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New BIO5 interim director plans to stress collaborative research

Citizen Staff Writer



The University of Arizona BIO5 Institute will continue to work to promote collaborative research and secure federal funding under new leadership announced Monday.

Dr. Fernando Martinez was named interim director of BIO5 effective Feb. 9.

He replaces Vicki Chandler, who will leave the BIO5 leadership post Feb. 13 to become chief program officer for science at the Gordon and Betty Moore Foundation in the San Francisco area.

Martinez is a leading researcher in childhood lung diseases and serves as director of the UA College of Medicine’s Arizona Respiratory Center.

He heads a $44 million National Institutes of Health study to see how environmental factors affect children’s health.

Martinez said BIO5, founded in 2001, must continue stressing the collaborative research that has made the institute a success.

BIO5 researchers from a variety of research disciplines, including agriculture, medicine, pharmacy, basic science and engineering, share ideas to find ways to treat disease, feed humanity and preserve livable environments.

“We are all aware that some of the challenges we have in biology means we will have to move toward larger and larger research groups, including going beyond individual universities,” he said.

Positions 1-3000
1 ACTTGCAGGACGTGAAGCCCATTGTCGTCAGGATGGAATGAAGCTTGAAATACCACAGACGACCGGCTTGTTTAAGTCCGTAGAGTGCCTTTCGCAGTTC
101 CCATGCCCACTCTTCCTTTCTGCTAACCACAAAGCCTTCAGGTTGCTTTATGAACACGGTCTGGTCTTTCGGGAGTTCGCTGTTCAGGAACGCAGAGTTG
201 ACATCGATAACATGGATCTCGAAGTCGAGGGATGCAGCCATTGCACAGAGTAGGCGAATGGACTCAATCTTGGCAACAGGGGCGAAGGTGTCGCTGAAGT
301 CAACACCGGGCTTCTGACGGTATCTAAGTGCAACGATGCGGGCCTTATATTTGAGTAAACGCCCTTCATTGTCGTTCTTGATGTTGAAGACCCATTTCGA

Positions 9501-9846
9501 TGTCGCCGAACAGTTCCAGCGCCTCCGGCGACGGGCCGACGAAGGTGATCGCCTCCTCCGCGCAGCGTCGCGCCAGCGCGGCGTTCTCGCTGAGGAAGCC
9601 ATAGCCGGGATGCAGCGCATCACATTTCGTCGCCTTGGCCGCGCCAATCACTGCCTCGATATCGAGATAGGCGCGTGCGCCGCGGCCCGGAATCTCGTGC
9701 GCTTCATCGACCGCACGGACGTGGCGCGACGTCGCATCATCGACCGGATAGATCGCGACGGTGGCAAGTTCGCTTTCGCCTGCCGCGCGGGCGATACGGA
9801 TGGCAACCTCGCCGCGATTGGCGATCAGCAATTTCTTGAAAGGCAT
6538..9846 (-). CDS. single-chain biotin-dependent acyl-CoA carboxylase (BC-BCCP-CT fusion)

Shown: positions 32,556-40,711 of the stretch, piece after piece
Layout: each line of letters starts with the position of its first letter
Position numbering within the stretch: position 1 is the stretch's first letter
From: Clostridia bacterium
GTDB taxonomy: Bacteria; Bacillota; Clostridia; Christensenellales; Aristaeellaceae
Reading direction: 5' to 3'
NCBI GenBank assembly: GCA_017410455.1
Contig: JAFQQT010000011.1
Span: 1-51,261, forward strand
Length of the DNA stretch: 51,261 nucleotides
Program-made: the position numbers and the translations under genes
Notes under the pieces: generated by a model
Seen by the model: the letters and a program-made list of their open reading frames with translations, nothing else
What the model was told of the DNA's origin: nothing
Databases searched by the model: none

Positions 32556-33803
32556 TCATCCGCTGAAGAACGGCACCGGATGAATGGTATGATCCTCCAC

“I cannot stress more how important collaborative research has become,” he said. “We need to do collaborative studies to tackle the very important challenges we have in biology today. Bio5 is exactly the way to do that.”

BIO5 must work through the state’s budget crisis that is slashing university spending.

Much of the institute’s research money is federal funding, coming from groups including the National Science Foundation and NIH, he said.

“We need to continue to be competitive to get those funds,” he said. “Those are funds that may help us compete and get through this very difficult budget period in our state.”

Outgoing director Chandler, who took the job in 2004, said BIO5 attracted more than 50 researchers to UA, along with $178 million for new research efforts here.

Chandler said she will continue her UA-based research projects and spend several days a month in Tucson.

Martinez said he was unsure when a permanent BIO5 director will be named, but said he is interested in the position.

“I’m taking this job because this puts us in the center of gravity in the study of biological sciences in the next decade,” he said.

Martinez and Chandler served as co-directors of BIO5 before Chandler took the top post.

He has been a member of the BIO5 faculty advisory committee for five years and came to UA in 1984 as a fellow before being hired for the faculty in 1987.

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